Pennsylvania is Immersed in Presidential History
By: Carrie Fischer Lepore, Deputy Secretary for the Office of Tourism, Marketing and Film
July 23, 2016
The Democratic National Convention will be held In Philadelphia on July 25–28. This will be the eighth time that Philly has played host to a party convention since 1856, and this marquee event promises to be yet another success.
As the second state to join the Union, Pennsylvania is home to many iconic events that changed the course of American history. Both novice explorers and history buffs can step back in time and experience some of the moments that made the United States what it is today.
Whether you’re visiting because of the Democratic National Convention or simply looking to immerse yourself in our nation’s presidential history, we invite you to pursue your happiness while you’re here!
And rest assured all you Hamilfans, Alexander Hamilton made his mark here, too. His brainchild, the First Bank of the United States, was completed in Philadelphia in 1797 and is part of the Independence National Historic Park along with the Liberty Bell and Independence Hall.
Experience Presidential History
President James Buchanan’s Wheatland (Lancaster)
History buffs and casual visitors alike will enjoy touring the beautiful grounds and mansion of the only president from Pennsylvania, James Buchanan.
The David Wills House (Gettysburg)
The David Wills House offers visitors a world-class museum experience that tells the story of President Abraham Lincoln and the Gettysburg Address. The David Wills House is the only site where you can experience President Lincoln’s immortal Gettysburg Address in the location where it was inspired and crafted.
Washington Crossing Historic Park (Washington Crossing)
On Dec. 25, 1776, General George Washington and his men crossed the Delaware River into New Jersey to march on Hessian troops quartered in and around the village. Relive one of the most important moments of the Revolutionary War at Washington Crossing Historic Park.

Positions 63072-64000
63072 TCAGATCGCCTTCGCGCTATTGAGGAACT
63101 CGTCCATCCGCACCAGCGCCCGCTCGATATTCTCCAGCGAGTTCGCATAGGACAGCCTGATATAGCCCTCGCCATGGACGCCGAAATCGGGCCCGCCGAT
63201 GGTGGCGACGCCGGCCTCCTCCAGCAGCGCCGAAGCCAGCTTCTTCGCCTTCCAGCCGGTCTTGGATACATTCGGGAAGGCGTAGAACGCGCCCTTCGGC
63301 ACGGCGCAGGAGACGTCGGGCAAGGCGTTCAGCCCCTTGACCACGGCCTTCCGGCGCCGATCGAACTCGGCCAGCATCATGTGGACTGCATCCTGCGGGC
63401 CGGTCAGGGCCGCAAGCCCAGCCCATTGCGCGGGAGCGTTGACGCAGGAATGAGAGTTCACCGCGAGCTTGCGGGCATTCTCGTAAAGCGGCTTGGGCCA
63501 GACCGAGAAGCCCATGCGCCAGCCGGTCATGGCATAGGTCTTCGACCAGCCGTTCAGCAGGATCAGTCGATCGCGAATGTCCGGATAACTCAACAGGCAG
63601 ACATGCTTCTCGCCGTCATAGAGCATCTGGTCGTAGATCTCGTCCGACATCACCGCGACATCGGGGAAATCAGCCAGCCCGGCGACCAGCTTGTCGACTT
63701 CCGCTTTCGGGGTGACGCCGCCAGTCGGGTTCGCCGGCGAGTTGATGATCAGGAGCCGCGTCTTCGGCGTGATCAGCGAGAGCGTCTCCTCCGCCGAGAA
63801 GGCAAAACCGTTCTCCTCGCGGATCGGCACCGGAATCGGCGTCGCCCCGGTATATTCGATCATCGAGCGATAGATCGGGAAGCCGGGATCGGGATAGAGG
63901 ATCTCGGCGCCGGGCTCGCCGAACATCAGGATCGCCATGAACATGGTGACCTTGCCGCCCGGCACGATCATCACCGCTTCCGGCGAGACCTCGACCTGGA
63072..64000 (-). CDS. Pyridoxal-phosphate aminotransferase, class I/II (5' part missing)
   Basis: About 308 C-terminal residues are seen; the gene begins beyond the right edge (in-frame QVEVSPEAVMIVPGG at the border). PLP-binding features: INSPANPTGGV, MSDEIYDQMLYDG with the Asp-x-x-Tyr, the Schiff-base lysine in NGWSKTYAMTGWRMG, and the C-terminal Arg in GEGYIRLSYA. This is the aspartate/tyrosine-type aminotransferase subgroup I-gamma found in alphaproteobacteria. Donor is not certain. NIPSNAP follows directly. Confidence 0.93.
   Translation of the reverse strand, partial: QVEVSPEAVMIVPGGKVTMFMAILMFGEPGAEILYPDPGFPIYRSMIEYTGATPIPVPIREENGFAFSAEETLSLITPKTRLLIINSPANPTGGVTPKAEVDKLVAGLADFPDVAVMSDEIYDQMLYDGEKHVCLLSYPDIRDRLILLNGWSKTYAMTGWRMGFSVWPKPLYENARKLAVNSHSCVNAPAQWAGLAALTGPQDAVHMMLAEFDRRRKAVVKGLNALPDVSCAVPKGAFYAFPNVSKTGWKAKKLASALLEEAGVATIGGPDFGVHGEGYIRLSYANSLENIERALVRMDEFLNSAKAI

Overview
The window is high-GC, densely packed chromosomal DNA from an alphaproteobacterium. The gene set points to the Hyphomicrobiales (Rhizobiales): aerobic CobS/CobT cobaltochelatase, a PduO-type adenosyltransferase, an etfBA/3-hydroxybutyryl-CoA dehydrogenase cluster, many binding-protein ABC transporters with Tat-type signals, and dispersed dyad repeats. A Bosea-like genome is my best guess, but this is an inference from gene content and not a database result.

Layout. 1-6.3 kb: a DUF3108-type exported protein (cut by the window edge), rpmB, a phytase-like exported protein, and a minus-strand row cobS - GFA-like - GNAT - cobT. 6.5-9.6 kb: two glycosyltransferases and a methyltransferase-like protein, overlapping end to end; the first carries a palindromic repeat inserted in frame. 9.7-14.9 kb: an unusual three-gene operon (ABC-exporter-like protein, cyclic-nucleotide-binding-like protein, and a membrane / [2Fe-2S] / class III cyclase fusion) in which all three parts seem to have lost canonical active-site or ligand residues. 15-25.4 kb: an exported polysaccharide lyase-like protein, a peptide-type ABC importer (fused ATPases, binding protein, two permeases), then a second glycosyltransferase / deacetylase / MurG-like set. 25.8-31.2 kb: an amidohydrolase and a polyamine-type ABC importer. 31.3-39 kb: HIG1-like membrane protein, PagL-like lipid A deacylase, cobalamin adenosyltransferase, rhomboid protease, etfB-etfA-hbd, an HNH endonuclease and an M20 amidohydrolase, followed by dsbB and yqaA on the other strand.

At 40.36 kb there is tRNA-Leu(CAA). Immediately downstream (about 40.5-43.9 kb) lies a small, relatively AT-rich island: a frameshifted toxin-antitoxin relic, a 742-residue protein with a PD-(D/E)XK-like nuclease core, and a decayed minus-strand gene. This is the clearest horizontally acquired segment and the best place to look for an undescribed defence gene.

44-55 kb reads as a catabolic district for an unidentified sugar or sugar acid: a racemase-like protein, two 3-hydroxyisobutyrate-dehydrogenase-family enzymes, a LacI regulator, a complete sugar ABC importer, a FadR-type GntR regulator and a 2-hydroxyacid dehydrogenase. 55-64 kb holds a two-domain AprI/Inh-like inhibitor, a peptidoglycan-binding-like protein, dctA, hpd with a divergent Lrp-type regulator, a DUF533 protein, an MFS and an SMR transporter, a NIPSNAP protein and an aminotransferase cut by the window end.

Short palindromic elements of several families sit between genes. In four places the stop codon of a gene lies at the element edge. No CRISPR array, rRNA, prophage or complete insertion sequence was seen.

Eisenhower National Historic Site (Gettysburg)
Eisenhower National Historic Site was the home and farm of President Dwight D. Eisenhower. Adjacent to the Gettysburg Battlefield, the farm served as Eisenhower’s weekend retreat from Washington and a meeting place for world leaders.
Fort Ligonier (Fort Ligonier)
George Washington was a central figure in the French and Indian War. In 1758, he led a detachment of 500 Virginia soldiers on foot from Fort Ligonier.
Independence Hall (Philadelphia)
Discover the site where two of democracy’s greatest documents were written and the Second Continental Congress was held.
Liberty Bell (Philadelphia)
In the early days of the United States, the ringing of the Liberty Bell signaled the start of many important events, such as the meeting of the First Continental Congress.
Gettysburg National Military Park (Gettysburg)
Recognized as one of the most famous American battlefields, Gettysburg marked the turning point of the Civil War and the site where President Lincoln gave his famous Gettysburg Address.
The Sun Inn (Bethlehem)
Located on Main Street in Historic Downtown Bethlehem, the Sun Inn is a restoration of a 1758 building which functioned as an inn from 1760 to the late 1960s. The Sun Inn’s history includes an extensive list of distinguished visitors including Benjamin Franklin, George Washington, John Adams, Samuel Adams, and —wait for it —Alexander Hamilton (wink, wink)
Stay Like a President
Right across the street from the David Wills House, the former Scott’s Tavern was established in 1797. It became a temporary “White House” for President Dwight Eisenhower in 1955, when he spent time at the hotel while recovering from a heart attack.
Then called the Bellevue-Stratford, every U.S. president from Theodore Roosevelt to Ronald Reagan has stayed at this hotel on Philadelphia’s Broad Street.
Dwight Eisenhower, Gerald Ford, John F. Kennedy and Bill Clinton are among Hotel Bethlehem’s extensive list of famous guests. Be warned that the downtown hotel is rumored to be haunted — but the ghosts are said to be friendly.
Located in the Allegheny Mountains, the resort has served as a gathering place for U.S. presidents, celebrities, and dignitaries from around the world for more than 200 years. Some of the most prominent historical events include the housing of Japanese diplomats who were captured in Germany during WWII at the resort from 1943-1945; the stays of Presidents Thomas Jefferson, Dwight D. Eisenhower, Ronald Reagan and George W. Bush; and the resort’s designation in 1984 as a National Historic Landmark.
Presidents Harry Truman and Dwight Eisenhower stayed at the downtown Pittsburgh hotel, as well as Richard Nixon, John F. Kennedy, and Lyndon Johnson. Numerous presidents also visited for events and speeches
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